Trust me, I know what I’m doing
There are times when the compiler thinks the nullability of something might be a problem, but we know better. One example of this occurs in our unit tests when we are testing that the right exception is thrown when a value is omitted:
Here, the parameter for
WithSelection() is marked as non-nullable, so the compiler correctly gives us a warning, even though passing null is exactly what we should be doing as a part of the test.
Using the dammit operator is the right way to suppress the warning, even though it does look a bit quirky …
Updating all the things
It is a really good idea to stay on top of NuGet package updates. My experience is that updates get exponentially more difficult as the size of the update increases. For this reason, let’s take the time to upgrade all our NuGet packages to the latest versions.
Upgrading the static analysis tools we’re already using (Microsoft.CodeAnalysis.FxCopAnalyzers and Roslynator.Analyzers) to their latest releases is likely to trigger additional warnings. Also, our Desktop project isn’t using them at all, so we’ll add those references.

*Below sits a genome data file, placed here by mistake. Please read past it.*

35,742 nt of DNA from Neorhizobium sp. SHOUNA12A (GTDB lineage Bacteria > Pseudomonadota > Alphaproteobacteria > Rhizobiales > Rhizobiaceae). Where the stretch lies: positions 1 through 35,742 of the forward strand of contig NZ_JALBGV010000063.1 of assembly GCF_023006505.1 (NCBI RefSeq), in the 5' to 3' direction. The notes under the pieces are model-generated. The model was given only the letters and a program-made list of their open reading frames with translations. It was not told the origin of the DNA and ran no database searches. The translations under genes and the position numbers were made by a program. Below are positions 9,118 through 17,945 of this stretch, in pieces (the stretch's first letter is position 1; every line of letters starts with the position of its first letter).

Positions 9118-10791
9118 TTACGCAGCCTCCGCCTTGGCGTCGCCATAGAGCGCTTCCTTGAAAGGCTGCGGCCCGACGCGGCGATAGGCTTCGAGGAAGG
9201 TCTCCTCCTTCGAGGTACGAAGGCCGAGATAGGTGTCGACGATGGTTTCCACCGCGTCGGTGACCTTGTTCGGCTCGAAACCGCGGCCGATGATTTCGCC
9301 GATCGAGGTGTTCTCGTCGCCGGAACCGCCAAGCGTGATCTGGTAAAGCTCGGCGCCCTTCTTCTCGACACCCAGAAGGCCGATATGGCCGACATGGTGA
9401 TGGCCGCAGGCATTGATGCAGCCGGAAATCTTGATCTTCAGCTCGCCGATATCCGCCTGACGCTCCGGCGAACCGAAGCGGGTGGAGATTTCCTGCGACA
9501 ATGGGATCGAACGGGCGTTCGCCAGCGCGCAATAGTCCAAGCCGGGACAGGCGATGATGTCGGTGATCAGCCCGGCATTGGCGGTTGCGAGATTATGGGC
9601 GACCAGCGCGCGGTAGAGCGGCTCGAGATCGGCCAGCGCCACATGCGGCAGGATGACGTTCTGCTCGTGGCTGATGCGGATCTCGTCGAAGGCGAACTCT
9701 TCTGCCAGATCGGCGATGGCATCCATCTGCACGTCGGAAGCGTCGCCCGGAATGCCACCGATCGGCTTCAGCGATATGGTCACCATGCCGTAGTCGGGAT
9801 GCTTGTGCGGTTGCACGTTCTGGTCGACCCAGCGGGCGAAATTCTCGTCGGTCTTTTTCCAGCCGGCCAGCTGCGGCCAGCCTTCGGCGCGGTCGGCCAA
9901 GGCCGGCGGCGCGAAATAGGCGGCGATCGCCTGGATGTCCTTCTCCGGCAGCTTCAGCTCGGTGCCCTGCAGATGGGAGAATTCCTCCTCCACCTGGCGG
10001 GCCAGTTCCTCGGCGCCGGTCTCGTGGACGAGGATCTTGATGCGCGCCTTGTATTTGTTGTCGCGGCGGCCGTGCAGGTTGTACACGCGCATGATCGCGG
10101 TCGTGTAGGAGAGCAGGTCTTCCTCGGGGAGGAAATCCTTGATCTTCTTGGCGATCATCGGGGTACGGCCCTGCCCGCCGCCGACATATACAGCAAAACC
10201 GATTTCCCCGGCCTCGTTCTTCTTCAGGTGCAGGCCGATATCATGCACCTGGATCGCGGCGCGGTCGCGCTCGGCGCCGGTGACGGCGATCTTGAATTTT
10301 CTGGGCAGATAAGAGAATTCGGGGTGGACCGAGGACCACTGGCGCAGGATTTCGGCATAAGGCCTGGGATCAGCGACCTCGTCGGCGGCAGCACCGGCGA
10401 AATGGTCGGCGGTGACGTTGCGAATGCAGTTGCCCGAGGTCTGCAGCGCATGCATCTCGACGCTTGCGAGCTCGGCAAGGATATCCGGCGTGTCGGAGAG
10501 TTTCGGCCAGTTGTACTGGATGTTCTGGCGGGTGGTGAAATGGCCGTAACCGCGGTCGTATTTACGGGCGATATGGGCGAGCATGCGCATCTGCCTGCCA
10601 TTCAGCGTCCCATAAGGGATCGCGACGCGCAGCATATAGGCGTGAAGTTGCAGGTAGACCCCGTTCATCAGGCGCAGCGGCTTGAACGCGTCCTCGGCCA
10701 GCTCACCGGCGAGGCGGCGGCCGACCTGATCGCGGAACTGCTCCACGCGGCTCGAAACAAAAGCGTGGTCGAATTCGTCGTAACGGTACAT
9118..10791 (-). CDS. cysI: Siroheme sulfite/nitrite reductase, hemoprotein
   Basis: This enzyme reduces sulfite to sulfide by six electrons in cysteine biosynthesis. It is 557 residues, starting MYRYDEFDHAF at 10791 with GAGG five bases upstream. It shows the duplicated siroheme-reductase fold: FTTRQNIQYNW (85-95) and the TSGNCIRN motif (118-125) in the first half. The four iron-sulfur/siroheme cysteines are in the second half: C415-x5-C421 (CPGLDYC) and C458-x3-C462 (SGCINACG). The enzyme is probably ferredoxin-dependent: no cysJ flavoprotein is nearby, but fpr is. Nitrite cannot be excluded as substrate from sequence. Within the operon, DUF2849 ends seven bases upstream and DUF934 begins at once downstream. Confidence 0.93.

The vast majority of the new warnings have fairly unremarkable fixes:
- Add guard clauses to fail-fast if null appears unexpectedly;
- Use discards (
_) instead of naming unused parameters;
- Change variables that never change into constants;
- Mark classes as sealed;
- Mark fields as readonly.
When first planning this series, I expected that adding a new word and modifying an existing word would have substantial differences. Based on this expectation, the first editing viewmodel was the
AddVocabularyWordScreen, leaving room for a future viewmodel perhaps called
It now seems that the differences between adding and editing are minimal, not sufficient to justify different view-models (and different views as well). For this reason, I’ve gone through a renaming pass, transforming everything from